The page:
When I was growing up in Malaysia, I used to see groups of old(er) people gathered in local parks to do “Tai Chi“, a slow, graceful martial art that is meant to represent Zen, Yin-and-Yang, and being one with nature. But primarily, it was exercise. (I later learned that people who’re proficient in Tai Chi can also kick ass, so don’t mess with old people!)
I’ve never been much of a student of dance. I don’t particularly enjoy dancing nor do I care to watch shows like “So you think you can dance”. But I do appreciate cultural differences in dancing and singing styles. Before the advent of technology, people told stories around a campfire, sang, played music, and danced for entertainment. There is a lot of history to be learned and something I try to learn as I travel.
While in China, I happened upon a local park one day and saw a very interesting form of group exercise; line dancing. Mainly consisting of women (because the men are too shy which is evident by those standing on the sidelines watching and some dancing solo), these line dancers gather each evening to dance in (somewhat) synchronized fashion to the beat of some energetic and catchy music. As a spectator, one can’t help but get into it while watching. On several occasions, I simply just thought “Screw it, I’m going in!” and jumped in. Let me tell you, it’s not as easy as it looks but I guess it doesn’t help I am not the most coordinated dancer in the world. The ladies had a laugh watching me but I had fun.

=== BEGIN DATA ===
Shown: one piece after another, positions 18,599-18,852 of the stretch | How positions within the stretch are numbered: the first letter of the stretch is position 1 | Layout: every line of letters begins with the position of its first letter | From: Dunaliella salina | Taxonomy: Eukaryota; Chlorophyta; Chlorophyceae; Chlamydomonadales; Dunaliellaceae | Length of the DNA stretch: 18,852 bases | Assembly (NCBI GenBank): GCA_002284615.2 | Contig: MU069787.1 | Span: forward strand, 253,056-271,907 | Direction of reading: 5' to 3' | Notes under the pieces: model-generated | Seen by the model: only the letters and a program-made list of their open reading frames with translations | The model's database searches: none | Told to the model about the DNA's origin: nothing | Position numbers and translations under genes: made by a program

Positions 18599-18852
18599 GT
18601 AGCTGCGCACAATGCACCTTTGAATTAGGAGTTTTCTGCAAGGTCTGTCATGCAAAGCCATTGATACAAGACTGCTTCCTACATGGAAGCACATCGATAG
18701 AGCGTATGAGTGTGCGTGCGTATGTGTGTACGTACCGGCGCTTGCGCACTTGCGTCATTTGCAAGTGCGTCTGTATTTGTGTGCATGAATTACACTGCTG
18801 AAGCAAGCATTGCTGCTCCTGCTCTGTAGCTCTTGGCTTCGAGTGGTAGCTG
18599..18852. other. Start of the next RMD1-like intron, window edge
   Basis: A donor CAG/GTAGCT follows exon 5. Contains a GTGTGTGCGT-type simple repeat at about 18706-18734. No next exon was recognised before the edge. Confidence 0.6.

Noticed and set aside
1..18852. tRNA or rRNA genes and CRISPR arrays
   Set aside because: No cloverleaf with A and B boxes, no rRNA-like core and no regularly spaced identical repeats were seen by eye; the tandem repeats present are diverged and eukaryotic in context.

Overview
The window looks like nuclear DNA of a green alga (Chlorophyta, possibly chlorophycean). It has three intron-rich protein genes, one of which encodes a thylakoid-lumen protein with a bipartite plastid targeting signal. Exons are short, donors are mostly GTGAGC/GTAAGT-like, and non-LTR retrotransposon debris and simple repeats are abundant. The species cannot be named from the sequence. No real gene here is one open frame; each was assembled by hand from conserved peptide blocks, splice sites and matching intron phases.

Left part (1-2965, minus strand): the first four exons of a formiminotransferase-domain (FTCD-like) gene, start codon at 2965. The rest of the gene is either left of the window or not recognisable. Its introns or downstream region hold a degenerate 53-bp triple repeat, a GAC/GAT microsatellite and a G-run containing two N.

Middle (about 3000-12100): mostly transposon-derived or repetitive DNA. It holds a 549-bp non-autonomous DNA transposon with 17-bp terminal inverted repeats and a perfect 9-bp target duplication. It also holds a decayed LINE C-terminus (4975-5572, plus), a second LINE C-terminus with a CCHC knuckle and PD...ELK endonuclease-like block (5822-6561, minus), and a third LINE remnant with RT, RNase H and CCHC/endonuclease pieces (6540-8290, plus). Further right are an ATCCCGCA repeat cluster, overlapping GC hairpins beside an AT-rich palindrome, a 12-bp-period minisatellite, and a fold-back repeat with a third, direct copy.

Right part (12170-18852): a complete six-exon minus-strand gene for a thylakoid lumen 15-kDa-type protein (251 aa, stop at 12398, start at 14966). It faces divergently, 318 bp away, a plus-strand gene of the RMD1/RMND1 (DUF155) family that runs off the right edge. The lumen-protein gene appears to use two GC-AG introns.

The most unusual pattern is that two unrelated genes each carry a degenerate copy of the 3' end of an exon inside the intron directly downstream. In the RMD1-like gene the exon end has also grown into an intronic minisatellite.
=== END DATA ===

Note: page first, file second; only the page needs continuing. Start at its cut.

As I traveled into Urumqi (in Xinjiang province), I came upon another local park with a group of old(er) people dancing. However, the music they danced to, as well as their dance style, was very different. This is one of the differences in culture one notices going from predominantly Han-Chinese culture into territory with big Islamic influence. I thought the dancing in Urumqi was more graceful and “Tai Chi – esque”.
Bonus video: Not line dancing but while in Yangshuo, I saw many of these entertainers in front of dessert shops pounding some kind of flour to upbeat music. A great way to draw a crowd to come to the shops.
For more pictures of China, click here.